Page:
Explaining a work barbarizes its contents, pushes it away, and renders it foreign to our souls. Providing a particular interpretation draws the listener in, and familiarizes one with what is still unknown.

Marco De Biasi

At the heart of every creative intention (or creative act) is always an inner need that is in turn put in act by the pursuit of an ideal.
Myideal is identified in the belief that ideas, feelings and will (i.e. what one can think, feel and want) have a life of their own and exist in themselves, in a dimension infused with ours. They are present in everyday life, in a concrete way, even if tangibly and physically we do not have physical organs necessary to see them. Nevertheless, it cannot be denied that everyone is capable of sensing them.
It so happens that, when the artist is inspired (when coming into direct contact with the world of ideas), he or she is driven by an inner need to make tangible and to express an idea, is moved by the creative will, and puts his or her energy into finding an adequate form of expression to communicate that which is perceived. The artist's perception of an idea, feeling or will is presented in a synthetically merged dual form of sound and color. I call this unified form of sound and color, in which the idea is manifested or is realized, FONOCROMIA.
So, a fonocromatic work is nothing more than an attempt to reproduce, in a synesthetic way, that which was artistically conceived through a singular feeling within oneself. .
One can certainly argue that we do not have a particular sensory organ like the ear, that is capable of simultaneously perceiving sound and a color and, therefore, any art form, since these are senses that allow us to approach them, and that can be expressed only to satisfy sight or hearing. The coveted tetra-dimensional instrument that proponents of the "manifesto bianco" asked of scientists had not yet been invented.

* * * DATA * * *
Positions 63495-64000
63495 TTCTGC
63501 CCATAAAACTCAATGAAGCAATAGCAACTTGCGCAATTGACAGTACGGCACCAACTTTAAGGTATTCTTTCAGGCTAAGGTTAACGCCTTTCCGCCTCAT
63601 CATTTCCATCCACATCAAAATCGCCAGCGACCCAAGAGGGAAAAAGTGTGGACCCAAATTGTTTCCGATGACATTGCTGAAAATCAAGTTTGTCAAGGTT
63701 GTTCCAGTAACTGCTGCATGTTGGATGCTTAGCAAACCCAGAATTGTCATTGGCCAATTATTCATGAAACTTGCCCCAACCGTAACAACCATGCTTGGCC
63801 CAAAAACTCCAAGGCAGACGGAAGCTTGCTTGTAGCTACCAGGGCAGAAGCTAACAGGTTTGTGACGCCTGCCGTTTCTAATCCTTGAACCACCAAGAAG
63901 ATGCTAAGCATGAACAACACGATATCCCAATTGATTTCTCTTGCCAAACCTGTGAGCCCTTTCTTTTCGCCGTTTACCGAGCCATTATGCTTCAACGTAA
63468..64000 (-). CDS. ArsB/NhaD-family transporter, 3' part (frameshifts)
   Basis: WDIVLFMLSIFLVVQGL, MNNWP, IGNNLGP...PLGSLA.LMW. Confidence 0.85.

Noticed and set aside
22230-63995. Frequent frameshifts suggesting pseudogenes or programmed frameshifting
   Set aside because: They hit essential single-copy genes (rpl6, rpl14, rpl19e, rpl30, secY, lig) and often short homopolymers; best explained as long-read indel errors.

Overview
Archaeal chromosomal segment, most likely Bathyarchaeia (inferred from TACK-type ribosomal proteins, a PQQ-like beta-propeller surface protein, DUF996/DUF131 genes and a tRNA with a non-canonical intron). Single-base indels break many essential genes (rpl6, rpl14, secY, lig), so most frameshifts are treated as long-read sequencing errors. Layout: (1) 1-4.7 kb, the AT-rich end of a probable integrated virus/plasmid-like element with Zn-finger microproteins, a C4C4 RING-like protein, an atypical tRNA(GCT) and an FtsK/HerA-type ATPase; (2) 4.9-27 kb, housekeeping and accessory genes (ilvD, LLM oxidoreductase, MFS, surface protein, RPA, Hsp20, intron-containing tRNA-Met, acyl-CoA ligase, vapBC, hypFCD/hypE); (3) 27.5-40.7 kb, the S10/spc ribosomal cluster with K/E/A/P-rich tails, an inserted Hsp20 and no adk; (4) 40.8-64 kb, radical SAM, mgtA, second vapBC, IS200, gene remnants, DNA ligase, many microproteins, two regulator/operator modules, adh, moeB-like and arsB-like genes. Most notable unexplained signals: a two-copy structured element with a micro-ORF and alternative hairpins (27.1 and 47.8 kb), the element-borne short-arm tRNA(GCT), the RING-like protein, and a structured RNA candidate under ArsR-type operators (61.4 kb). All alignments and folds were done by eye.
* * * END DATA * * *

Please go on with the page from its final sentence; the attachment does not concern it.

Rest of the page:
But art is not a dogma, nor is it subject to the binding principles of science with which dogma is sometimes synonymous. Art is not paralyzed in the face of limitations imposed by the subject, but transcends them and defeats them by making the impossible possible, making available that which hasn't been lived. Art is devoted to human sensitivity, and human sensitivity has the uncanny ability to synthesize and to internalize how art communicates.
The soul, or that which in humans refers to the emotional, takes in this idea in a synthetic way. Ideas are collected, at the moment of inspiration, in the form of synthetic sound, color and movement. The soul is our true synesthetic organ. Then the spirit, or the rational part of the individual, processes the contents and prepares to express what the soul has taken in.
Just as the artist, through his soul, perceives the ideas and emotions in a synthetic way, it is through his spirit that he processes the contents and works towards their realization, dividing them where required, in their capacity as phenomenal elements, into distinct forms (sound and color), and in this way the viewer, adding his own sensitivity, brings it all back to his soul which, by means of a synaesthetic process of synthesis, rediscovers the original idea from which the artist set out.
The two arts of music and painting, both valuable in their own ways, can exist separately, however if born from a common idea, when combined they may not be regarded as a mere juxtaposition of one with the other, but are capable of generating that added value which most certainly leads us to the original matrix that generated them and, ultimately, to the center of creation.